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Discussion on quick sort  RSS feed

 
Ranch Hand
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Dear ranchers,

I am writing a report on java quicksort and comparing it to mine. I have to come with explanations about which ameliorations makes java quicksort so performant against a home made version.

I tried to read the source code which is thousands rows long and could not find obvious ameliorations: I wrote about:
- insertion sort threeshold (47), the merge sort threeshold (286);
- that java had been using empirical tests to choose a pivot (explanations at row 296)
- that java uses pair insertion sort.

What else do you recommend I should be mentioning in my report? I don't really know what makes a difference in performance.
 
Saloon Keeper
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The classic book "Algorithms & Data Structures" by Wirth is available for free online (see https://coderanch.com/wiki/660152/Find-Links-Free-Stuff for a link) - it has a section on sorting that discusses all kinds of algorithms, including QuickSort. That should be of interest.
 
Greenhorn
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Java internally uses dual pivot quicksort.
Apart from that, there are multiple different thresholds where either insertion sort, merge sort or the above variant of quicksort is used.
The best way to understand the special cases is to read the code and focus on comments.

The following paper will give more details on dual pivot quicksort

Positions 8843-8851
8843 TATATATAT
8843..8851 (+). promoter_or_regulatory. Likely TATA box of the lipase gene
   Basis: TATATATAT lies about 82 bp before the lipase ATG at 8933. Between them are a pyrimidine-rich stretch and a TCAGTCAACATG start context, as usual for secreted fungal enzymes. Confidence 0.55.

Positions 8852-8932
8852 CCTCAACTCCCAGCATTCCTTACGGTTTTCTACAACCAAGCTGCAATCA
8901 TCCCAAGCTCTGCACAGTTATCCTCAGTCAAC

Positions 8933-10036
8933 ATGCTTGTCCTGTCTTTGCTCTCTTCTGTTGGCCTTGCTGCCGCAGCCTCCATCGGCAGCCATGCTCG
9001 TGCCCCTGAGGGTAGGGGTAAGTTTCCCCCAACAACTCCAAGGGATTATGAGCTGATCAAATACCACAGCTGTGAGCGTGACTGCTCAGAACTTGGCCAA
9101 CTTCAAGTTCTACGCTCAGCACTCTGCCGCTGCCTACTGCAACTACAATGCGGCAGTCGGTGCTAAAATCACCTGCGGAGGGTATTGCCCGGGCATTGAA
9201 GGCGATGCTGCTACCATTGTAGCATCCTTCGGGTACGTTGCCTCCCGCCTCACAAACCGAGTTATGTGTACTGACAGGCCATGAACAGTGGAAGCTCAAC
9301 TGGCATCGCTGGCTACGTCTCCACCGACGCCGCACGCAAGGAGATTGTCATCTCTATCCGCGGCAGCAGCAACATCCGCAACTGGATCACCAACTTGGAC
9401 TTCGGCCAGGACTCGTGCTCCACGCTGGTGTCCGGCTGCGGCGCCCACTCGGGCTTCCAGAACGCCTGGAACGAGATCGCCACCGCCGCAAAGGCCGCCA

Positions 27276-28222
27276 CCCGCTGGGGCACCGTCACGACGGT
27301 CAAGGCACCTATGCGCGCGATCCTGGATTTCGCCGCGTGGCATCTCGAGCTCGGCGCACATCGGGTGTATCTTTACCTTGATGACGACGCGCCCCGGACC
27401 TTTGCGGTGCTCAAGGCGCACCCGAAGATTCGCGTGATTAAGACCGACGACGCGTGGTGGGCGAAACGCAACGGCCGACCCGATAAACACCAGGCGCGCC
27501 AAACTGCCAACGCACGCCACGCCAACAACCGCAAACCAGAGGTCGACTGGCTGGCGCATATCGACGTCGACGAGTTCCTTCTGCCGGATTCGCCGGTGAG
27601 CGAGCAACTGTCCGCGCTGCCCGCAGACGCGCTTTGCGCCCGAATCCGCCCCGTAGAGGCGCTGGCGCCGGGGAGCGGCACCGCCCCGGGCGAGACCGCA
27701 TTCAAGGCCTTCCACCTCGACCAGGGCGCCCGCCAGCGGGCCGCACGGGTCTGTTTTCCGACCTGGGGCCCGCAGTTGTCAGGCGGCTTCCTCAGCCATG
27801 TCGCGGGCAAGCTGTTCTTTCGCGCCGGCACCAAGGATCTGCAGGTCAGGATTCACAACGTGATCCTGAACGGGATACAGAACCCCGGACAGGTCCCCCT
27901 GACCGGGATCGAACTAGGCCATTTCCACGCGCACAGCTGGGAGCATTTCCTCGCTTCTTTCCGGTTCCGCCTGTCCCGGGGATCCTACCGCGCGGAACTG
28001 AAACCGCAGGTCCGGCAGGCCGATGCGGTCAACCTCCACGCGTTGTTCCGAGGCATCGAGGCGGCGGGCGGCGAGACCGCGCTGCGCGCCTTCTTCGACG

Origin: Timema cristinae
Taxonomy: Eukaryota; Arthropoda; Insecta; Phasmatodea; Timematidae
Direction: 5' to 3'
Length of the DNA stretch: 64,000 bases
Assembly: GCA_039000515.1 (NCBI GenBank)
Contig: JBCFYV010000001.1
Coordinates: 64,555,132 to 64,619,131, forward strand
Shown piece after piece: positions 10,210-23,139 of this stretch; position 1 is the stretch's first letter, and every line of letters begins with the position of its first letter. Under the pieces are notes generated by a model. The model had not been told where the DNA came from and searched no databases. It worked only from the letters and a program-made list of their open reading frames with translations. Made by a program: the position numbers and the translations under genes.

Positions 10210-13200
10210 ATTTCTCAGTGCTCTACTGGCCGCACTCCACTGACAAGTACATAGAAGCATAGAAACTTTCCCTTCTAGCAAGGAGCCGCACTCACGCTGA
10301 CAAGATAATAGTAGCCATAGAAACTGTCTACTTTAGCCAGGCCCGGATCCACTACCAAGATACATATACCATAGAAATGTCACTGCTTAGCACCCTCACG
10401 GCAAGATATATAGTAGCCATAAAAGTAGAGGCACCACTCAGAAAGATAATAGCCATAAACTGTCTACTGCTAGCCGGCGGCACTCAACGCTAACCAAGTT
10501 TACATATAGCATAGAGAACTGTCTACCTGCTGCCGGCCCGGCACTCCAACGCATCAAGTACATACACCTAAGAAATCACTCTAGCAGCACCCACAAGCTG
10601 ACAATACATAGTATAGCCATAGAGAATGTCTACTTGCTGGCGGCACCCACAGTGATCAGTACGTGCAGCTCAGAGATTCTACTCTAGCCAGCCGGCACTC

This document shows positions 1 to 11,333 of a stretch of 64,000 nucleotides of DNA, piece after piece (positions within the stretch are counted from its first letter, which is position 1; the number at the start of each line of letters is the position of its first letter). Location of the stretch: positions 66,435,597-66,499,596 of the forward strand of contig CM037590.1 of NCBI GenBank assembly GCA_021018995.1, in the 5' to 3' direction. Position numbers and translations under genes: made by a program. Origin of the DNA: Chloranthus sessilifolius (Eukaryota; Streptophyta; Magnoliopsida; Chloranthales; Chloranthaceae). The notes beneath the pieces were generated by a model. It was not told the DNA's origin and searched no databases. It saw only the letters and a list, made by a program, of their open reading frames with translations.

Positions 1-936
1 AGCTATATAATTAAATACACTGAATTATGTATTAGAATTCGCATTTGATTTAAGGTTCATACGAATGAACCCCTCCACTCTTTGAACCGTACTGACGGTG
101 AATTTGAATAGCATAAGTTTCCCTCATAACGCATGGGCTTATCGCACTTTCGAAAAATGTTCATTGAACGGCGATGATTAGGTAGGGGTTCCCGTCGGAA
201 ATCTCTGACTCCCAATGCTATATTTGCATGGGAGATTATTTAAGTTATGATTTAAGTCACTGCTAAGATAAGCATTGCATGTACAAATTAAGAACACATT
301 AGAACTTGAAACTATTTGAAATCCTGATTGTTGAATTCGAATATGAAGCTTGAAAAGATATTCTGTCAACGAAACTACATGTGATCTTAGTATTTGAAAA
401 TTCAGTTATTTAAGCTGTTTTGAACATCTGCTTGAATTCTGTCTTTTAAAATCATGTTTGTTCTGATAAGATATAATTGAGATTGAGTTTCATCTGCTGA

https://codeblab.com/wp-content/uploads/2009/09/DualPivotQuicksort.pdf
 
Saloon Keeper
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Java only uses quicksort for primitive element types. For collections and arrays of reference types, Java uses a variant of mergesort.
 
Ranch Hand
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Java uses TimSort for Objects: https://en.wikipedia.org/wiki/Timsort
 
D.J. Quavern
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Thank you everybody, that was a lot of threads to follow to make a better report
 
Marshal
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Michael Krimgen wrote:Java uses TimSort for Objects: . . .

I presume you know why? That is the same as the modified merge sort Stephan mentioned.
 
D.J. Quavern
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Campbell Ritchie wrote:

Michael Krimgen wrote:Java uses TimSort for Objects: . . .

I presume you know why? That is the same as the modified merge sort Stephan mentioned.



No, I don't know anything except the the information from Wikipedia. Is there a special reason except it's more efficient?
 
Stephan van Hulst
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The reason is that quicksort is unstable. If you have a few elements in the array that are considered equal, quicksort may rearrange them relative to each other. For primitive values this doesn't really matter, because values that are equal are also identical.